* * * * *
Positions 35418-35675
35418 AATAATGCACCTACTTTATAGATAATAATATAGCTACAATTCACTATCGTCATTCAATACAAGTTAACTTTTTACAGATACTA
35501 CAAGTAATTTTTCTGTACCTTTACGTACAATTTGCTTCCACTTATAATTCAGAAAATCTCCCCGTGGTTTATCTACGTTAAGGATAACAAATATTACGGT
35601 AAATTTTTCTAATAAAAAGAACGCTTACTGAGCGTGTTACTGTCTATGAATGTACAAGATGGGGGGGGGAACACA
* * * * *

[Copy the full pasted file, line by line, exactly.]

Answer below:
Positions 35418-35675
35418 AATAATGCACCTACTTTATAGATAATAATATAGCTACAATTCACTATCGTCATTCAATACAAGTTAACTTTTTACAGATACTA
35501 CAAGTAATTTTTCTGTACCTTTACGTACAATTTGCTTCCACTTATAATTCAGAAAATCTCCCCGTGGTTTATCTACGTTAAGGATAACAAATATTACGGT
35601 AAATTTTTCTAATAAAAAGAACGCTTACTGAGCGTGTTACTGTCTATGAATGTACAAGATGGGGGGGGGAACACA